recognised by the same well-known brand name due to the successful marketing by major audit firms, the market does not perceive these partnerships as being independent even if they are different legal entities. Moreover, depending on the specific NAS, the potential threat to audit independence varies. NAS is a heterogeneous group of services, and NAS involving management decisions, self-review, creating selfinterest and advocacy are clear-cut threats to independence for which no safeguard would be deemed adequate by outside parties. For example, the provision by the incumbent auditor of these NAS, such as internal audit outsourcing, investment advisory, bookkeeping and so on, should be prohibited. Other NAS requires weighing the risk of the threat to independence against the safeguards instituted. The effectiveness of these safeguards, depending on existing internal governance of the firm and external enforcement and oversight mechanisms, varies according to the situation. As a result, the scope of restrictions on NAS imposed by each jurisdiction also varies significantly. In a report commissioned by The Institute of Chartered Accountants in England and Wales in 2002, Beattie and Fearnley2 show that there is a set of NAS prohibited across all jurisdictions, but there are wide disagreements on prohibiting the other NAS among jurisdictions. While reformers appear to be unanimous in prohibiting selected NAS and capping allowable NAS, audit firms contest the types of NAS prohibited and the rationale for the cap. Why would audit independence be compromised if the incumbent auditor provides NAS?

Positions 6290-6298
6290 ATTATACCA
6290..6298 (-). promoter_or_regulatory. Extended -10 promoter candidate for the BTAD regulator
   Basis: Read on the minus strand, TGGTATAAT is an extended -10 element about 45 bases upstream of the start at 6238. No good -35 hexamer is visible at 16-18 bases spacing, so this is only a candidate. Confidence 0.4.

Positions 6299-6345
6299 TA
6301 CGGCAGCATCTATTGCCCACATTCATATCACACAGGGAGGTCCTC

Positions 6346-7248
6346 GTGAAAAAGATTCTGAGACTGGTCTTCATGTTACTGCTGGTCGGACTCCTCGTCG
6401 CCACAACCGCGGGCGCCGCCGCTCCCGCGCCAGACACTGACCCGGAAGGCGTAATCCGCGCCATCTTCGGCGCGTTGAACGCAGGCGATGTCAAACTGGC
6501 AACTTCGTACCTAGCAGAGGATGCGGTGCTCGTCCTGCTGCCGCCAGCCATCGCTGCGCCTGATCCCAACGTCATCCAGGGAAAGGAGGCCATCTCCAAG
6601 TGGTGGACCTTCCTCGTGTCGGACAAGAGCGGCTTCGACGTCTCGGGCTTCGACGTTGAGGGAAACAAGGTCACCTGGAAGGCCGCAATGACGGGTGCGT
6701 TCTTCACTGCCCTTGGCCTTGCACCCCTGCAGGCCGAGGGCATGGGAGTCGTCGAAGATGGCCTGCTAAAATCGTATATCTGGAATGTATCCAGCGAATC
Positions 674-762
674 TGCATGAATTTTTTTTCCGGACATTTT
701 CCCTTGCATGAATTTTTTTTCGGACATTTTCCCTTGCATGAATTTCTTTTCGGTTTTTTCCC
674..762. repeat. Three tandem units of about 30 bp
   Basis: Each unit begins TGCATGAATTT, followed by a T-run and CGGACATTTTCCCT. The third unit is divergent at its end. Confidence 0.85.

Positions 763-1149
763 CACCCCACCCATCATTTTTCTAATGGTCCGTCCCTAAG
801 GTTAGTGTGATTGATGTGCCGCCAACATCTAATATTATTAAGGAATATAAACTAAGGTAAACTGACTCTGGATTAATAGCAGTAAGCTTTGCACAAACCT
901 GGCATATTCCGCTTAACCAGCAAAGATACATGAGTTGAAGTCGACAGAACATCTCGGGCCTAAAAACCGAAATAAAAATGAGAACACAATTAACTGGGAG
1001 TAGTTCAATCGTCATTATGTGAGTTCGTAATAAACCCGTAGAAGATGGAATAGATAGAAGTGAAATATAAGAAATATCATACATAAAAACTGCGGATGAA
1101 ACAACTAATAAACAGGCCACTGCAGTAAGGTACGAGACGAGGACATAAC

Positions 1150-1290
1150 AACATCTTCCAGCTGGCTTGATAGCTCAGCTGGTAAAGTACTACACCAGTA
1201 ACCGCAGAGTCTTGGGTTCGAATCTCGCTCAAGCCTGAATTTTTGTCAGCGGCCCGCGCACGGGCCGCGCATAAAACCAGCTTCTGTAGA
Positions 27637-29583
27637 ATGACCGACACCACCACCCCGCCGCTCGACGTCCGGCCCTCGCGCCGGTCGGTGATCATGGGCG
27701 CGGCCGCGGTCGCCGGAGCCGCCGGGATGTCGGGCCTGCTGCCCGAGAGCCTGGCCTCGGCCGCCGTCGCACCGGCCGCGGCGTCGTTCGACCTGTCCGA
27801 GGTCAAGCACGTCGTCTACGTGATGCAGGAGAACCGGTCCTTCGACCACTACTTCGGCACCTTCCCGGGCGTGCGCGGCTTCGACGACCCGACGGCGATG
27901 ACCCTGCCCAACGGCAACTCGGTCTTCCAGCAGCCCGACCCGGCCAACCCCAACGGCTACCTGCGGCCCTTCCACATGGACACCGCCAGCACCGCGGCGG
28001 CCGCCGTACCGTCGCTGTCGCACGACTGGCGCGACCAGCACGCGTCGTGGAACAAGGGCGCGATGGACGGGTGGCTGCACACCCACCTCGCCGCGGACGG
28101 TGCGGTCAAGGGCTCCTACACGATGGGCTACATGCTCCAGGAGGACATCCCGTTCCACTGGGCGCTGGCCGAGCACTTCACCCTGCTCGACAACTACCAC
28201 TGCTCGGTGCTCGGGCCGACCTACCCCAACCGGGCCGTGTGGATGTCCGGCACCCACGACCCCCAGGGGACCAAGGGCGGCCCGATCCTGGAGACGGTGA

The analytical arguments whether providing NAS compromises auditor’s independence apply to the set of NAS that are not clear-cut threats. There is no formal theory that links the provision of NAS, which is a diverse group of services after all, to the loss of auditor’s independence, though there are two main concerns. First, auditors become beholden to management because they wish to retain the additional income from NAS. Second, auditors identify too closely with management and lose their professional scepticism. The argument of reduced independence, that is, the independence hypothesis, means that NAS should not be allowed, or at least should be limited. The counter-argument relies on the economies of scope, which refers to the proposition that joint provision of NAS with auditing has a lower cost than the separate provision of both services. Arrunada3 elaborates on two types of economies of scope – knowledge spillover and contractual economies. Knowledge spillover arises from the transfer of information and knowledge in the course of business of the two teams. Contractual economies arise from better use of resources, such as mutual trust and reputation, already developed when contracting with the client. Whether economies of scope are significant depends on the specific NAS, and whether specialised human resource is deployed. If there are significant economies of scope, the sensible policy is not to prohibit or limit NAS. Both analytical arguments appear plausible and therefore pose a difficult policy decision. We next examine empirical evidence given the analytical context.